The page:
How to Keep Our Volunteers Fired Up in their Passion to Serve
You know the excitement when “the stars align” and things and circumstances just unexpectedly but miraculously come together in a positive and favourable way?
Well, today is one such day for us here in Emmaus, when we see our two passions—volunteer partnerships and burnout prevention—come together, as we find this marvellous article about preventing and managing volunteer burnout.
The article by Kayla Matthews is indeed well-written and provides good handles in understanding, preventing and managing burnout for our volunteers (or for that matter, anyone).
In Emmaus’ spirit of “fueling good”, we provide an executive summary of the article here for you:
- We need to nip volunteer burnout in its bud because, if not,
- (i) it will affect productivity,
- (ii) the burnout will spiral downwards for our volunteers,
- (iii) our worn-out and unenthused volunteers will affect their ability to be positive representatives of our organizations to service users, current and potential donors and volunteers and,
- (iv) if I may add, affect the morale of fellow volunteers and staff.
- Warning signs include:
- (i) distinct changes in a volunteer’s personality,
- (ii) display of cynicism, anger, irritability, loss of enjoyment,
- (iii) verbalization of being overwhelmed by their roles and/or its emotional requirements,
- (iv) feeling that they are not making an impact,
- (v) changes in reliability and productivity e.g. faithful volunteers beginning to have “no-shows” or show up late or are careless.
- Volunteer burnout can originate from our organization e.g. poor management, having too much on their plate, a mismatch between their expectations and their actual roles, lack of training, lack of check-ins with them, lack of feedback about the impact they are making etc.
- Reaction to general life stresses e.g. stress at work, strain in family life, health problems could also masquerade as Volunteer Burnout
Matthews goes on to suggest some strategies to prevent and manage Volunteer Burnout:
- Strategies to prevent Volunteer Burnout:
- (i) Maintain a stable working relationship between volunteers and their Volunteer Partnerships Professionals with an open line of communication,
- (ii) be honest about what the volunteer role entails e.g. for emotionally challenging work and if role might potentially not match volunteers’ expectations,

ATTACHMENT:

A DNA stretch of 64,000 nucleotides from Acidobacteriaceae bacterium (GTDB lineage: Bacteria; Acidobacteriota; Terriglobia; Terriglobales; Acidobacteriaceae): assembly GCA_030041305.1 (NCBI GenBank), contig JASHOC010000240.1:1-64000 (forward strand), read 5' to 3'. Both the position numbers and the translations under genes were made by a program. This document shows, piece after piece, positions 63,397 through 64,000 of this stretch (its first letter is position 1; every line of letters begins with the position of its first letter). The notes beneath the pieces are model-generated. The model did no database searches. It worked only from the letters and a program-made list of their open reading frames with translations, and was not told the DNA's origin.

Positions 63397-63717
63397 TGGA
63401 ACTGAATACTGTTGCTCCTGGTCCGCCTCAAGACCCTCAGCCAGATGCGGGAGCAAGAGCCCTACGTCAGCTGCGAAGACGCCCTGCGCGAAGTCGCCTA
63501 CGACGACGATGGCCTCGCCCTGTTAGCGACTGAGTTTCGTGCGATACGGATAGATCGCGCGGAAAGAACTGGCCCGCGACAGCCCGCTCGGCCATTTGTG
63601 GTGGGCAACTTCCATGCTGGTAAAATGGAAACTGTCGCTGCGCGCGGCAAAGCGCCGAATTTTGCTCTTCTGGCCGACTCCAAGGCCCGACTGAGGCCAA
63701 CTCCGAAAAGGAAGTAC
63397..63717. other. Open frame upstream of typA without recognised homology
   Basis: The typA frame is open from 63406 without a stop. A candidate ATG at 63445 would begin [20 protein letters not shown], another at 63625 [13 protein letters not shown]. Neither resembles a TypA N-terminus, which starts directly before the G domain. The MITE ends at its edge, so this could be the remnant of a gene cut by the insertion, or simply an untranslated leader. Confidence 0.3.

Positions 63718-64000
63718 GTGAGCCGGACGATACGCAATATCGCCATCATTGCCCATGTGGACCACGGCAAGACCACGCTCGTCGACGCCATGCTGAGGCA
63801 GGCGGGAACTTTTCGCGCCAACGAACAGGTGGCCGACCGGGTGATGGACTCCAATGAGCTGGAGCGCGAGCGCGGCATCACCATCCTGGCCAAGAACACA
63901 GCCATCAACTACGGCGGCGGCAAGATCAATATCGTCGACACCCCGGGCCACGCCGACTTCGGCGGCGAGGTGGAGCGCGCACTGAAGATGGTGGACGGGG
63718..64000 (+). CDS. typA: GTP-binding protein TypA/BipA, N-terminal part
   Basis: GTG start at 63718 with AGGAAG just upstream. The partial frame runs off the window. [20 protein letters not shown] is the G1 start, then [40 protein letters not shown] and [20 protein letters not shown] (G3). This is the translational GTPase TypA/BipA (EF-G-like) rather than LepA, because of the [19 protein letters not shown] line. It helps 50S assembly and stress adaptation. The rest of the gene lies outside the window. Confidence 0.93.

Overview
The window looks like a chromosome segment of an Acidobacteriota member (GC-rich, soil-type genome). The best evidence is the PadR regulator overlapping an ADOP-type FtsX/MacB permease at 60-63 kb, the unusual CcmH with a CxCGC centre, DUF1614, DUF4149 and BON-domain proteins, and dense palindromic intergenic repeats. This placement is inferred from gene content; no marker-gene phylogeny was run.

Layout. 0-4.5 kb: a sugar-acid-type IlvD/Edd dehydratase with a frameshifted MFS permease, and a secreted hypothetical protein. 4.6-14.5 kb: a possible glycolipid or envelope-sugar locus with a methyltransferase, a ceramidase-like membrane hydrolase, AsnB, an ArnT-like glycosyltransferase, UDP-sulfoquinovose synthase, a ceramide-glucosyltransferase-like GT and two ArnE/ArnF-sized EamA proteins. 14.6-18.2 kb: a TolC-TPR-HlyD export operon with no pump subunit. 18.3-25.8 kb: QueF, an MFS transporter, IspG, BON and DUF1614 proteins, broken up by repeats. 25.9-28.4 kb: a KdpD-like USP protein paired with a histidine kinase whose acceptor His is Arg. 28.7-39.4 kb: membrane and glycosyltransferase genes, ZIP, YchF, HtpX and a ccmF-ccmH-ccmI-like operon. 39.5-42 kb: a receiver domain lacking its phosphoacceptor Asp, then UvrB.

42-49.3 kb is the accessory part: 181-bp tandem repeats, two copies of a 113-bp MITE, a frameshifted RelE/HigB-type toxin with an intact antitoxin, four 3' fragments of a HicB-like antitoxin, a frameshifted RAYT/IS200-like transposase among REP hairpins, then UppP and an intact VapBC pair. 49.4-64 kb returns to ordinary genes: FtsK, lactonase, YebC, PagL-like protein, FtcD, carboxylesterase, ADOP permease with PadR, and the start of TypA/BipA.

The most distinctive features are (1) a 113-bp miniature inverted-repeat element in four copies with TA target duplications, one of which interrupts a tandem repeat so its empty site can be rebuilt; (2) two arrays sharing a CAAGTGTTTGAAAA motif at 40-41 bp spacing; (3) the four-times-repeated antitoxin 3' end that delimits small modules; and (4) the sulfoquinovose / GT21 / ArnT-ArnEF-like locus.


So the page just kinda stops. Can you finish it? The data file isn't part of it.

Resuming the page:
- (iii) provide training including training on self-care,
- (iv) schedule regular check-ins with volunteers,
- (v) provide allowance for workload to be lightened, for breaks and also flexibility in scheduling,
- (vi) communicate impact because most volunteers offer their services wanting to make a difference. But some things, especially those which are large and systemic, takes time.
- Strategies to manage Volunteer Burnout: This is why being a Volunteer Partnerships Profesional requires high emotional intelligence. They can:
- (i) continue to be sensitive to what the volunteer is going through,
- (ii) help them understand that burnout is not a weakness and that burnout is no respecter of persons,
- (iii) process with them what is causing the burnout and work out an intervention plan,
- (iv) encourage the volunteer to have a self-care plan and practice it e.g. journal writing, taking walks etc and
- (v) allow the volunteer to temporarily reduce their workload or go on a leave of absence.
Yes indeed, anyone is susceptible to burnout and you can prevent and beat burnout. Keen to help your staff and volunteers learn about burnout and how to keep it at bay in an insightful and interactive manner? Consider Cafe Wowee. Contact us for more information.
In partnership with a fellow social enterprise, Our Journey, we are also planning for Singapore’s first Self-Care Walk for Social Service Agencies. Contact us if you are keen to join as a Social Service Agency.